ERA’s proposed specification for modulation was called GMSK (Gaussian minimum shift keying), while the DFE referred to earlier was used as an equalization method.
”We had begun to get our equalization technology to work and it functioned reasonably well in Paris,” says Jan Uddenfeldt. Afterwards, ERA’s people tested Viterbi’s algorithm on their own equalizer in the DMS90. ”We were able to see that its performance improved considerably. We presented the results at the IEEE (Institute of Electrical and Electronics Engineers) conference in May 1987.”
Östen Mäkitalo presented his 8PSK solution at the same IEEE conference. When the American and Japanese competitors to GSM were launched a few years later, he noticed that both systems were based on versions of the 8PSK. Even later GSM/EDGE was also to incorporate 8PSK.
Mäkitalo’s colleague Mats Nilsson, who was in charge at the Paris tests, says that in practice it was Televerket’s MAX-II that led to the reduction of the TDMA factor (the “time windows”) in the GSM standard from 10–12 to eight. “This was decided at something that resembled a farmyard auction during a long rainy meeting in the Hague in February 1987. ‘Is there any support for five channels ... no ... perhaps six channels ... not really ... well eight then?’ Fortunately there was no support for the idea of going as low as four.”
Televerket Radio’s staff at that time included Håkan Eriksson.
“At this stage, industrial members were not admitted by CEPT, which was after all an association of European operators. On the other hand, each national delegation was allowed to take along two industrial experts to each meeting. I was involved in CEPT/GSM/WP2 [Working Party 2 in CEPT’s Groupe Spécial Mobile, with a mixture of French and English terminology] as technical expert during 1987. The role of CEPT changed later on, and the expert involvement disappeared, but at that time I was a member of Östen’s team,” Eriksson says.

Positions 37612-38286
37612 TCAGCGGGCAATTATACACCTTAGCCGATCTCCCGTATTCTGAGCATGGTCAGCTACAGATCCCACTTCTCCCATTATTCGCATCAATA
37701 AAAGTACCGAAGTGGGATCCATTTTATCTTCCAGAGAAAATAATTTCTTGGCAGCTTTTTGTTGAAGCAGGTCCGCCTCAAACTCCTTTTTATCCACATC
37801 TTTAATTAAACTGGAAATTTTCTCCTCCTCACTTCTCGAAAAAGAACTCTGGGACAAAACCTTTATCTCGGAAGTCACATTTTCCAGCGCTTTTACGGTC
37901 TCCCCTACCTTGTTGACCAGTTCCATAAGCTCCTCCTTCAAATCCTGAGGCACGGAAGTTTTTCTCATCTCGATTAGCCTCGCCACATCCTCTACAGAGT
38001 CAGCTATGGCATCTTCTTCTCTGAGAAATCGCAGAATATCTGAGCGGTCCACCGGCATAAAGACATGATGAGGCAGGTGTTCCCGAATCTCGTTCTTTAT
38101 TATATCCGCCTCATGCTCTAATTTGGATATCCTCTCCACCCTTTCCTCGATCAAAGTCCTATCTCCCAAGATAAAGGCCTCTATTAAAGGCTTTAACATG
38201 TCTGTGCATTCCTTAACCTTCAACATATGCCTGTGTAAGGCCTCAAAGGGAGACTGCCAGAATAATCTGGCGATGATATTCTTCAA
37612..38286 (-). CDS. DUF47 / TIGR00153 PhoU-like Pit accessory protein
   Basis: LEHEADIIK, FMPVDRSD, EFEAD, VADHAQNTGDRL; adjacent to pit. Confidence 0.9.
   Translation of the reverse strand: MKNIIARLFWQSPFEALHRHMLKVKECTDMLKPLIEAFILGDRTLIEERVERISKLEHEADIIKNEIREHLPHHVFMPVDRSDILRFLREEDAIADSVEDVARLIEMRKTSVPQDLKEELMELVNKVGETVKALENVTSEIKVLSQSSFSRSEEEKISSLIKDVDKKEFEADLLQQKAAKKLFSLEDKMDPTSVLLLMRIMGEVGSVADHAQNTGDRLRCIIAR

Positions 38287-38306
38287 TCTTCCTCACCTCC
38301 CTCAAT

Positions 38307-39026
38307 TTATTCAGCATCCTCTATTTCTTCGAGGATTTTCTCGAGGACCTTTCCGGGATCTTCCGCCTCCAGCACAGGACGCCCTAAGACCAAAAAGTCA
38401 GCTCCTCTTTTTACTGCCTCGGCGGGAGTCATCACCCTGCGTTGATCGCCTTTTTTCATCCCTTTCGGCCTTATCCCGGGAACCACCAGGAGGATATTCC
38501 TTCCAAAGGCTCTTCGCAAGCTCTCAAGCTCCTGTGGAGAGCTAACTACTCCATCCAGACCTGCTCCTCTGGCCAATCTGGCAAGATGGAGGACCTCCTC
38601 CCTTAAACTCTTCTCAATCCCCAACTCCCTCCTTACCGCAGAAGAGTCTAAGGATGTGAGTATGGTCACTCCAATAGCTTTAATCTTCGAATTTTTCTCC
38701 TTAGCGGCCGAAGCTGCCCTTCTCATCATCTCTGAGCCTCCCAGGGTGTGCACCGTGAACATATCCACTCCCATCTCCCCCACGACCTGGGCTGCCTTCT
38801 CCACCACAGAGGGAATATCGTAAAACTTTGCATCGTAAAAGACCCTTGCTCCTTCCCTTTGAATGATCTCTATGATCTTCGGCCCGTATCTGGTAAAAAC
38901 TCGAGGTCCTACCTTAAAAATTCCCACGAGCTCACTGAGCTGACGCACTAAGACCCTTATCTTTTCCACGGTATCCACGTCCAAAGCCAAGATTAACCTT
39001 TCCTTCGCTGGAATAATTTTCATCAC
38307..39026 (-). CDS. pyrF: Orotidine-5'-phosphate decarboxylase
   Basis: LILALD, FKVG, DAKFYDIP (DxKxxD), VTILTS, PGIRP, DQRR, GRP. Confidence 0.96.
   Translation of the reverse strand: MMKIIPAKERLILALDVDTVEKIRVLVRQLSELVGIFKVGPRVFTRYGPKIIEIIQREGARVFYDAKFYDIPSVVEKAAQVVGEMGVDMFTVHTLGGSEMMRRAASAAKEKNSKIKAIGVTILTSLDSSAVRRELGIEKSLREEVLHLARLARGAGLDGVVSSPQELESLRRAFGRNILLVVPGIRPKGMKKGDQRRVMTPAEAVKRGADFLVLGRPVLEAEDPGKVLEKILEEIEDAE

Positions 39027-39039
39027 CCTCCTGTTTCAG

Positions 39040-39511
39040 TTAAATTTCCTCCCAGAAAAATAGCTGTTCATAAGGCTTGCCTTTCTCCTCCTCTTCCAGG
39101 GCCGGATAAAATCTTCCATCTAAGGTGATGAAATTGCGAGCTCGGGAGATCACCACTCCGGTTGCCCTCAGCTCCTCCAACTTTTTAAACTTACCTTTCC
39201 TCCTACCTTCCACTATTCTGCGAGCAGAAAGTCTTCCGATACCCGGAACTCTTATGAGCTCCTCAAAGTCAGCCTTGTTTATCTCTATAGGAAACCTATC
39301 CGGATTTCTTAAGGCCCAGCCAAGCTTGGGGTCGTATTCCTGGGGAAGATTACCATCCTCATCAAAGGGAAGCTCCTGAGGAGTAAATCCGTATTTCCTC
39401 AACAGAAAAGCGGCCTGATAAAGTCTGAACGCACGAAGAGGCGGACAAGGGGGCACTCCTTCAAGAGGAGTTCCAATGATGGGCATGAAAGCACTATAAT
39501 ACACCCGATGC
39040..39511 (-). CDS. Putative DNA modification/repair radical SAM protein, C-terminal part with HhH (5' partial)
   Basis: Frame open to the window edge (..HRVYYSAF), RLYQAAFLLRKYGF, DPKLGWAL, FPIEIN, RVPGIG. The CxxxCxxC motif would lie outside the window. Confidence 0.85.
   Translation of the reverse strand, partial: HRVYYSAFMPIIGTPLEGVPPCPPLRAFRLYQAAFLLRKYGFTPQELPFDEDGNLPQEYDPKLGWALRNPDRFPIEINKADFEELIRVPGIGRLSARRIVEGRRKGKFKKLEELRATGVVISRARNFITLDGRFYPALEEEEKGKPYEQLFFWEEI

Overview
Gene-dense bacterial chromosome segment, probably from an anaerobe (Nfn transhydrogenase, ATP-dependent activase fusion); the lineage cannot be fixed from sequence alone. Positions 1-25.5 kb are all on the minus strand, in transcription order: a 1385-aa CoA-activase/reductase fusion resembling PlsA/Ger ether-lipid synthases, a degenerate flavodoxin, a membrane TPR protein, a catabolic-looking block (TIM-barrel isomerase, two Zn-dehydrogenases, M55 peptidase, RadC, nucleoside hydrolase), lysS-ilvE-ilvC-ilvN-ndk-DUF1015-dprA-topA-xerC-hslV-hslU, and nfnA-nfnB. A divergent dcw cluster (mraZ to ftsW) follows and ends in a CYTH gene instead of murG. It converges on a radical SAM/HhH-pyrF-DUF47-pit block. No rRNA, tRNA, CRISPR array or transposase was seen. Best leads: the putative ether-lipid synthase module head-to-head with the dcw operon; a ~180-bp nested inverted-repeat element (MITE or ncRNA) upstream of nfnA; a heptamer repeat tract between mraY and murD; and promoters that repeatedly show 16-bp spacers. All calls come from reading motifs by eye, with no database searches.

POLITICAL INTRIGUES IN MADEIRA
But if the results of the Paris trials put an end to the technological GSM contest, the political rivalry continued. And there was a great deal of prestige at stake. The showdown came at the GSM meeting in Funchal on the island of Madeira from February 16–20, 1987.
Haug recalls: “This meeting was different from all the previous GSM meetings because the political element was so strong, an area where we engineers had no power. The fact there were no politicians there did not make things any less complicated.”
The Madeira meeting has acquired legendary dimensions in the history of GSM. The participants debated the pros and cons of wideband and narrowband TDMA into the small hours of the morning. Haug describes how starving delegates raided the conference center refrigerator after midnight one night. All they could find were tins of sardines, a whole stock of them. “They all went. And if our hosts ever noticed their loss, they did not say anything about it.”
Thirteen of the 15 countries represented at the meeting advocated narrowband TDMA according to the Nordic concept, and pointed to the trials. But France and Germany refused to abandon wideband TDMA, promoting the wideband solution proposed by Alcatel/SEL.
“At one point it seemed the outcome would be to choose both systems,” says Haug. “That would have had the absurd effect of dividing Europe into a Franco-German section incapable of communicating with the other countries. The engineers from France and Germany effectively admitted that our solution was better but they made it clear that if they went home and said that the Nordics had won, they would lose their jobs.”
Author: Svenolof Karlsson & Anders Lugn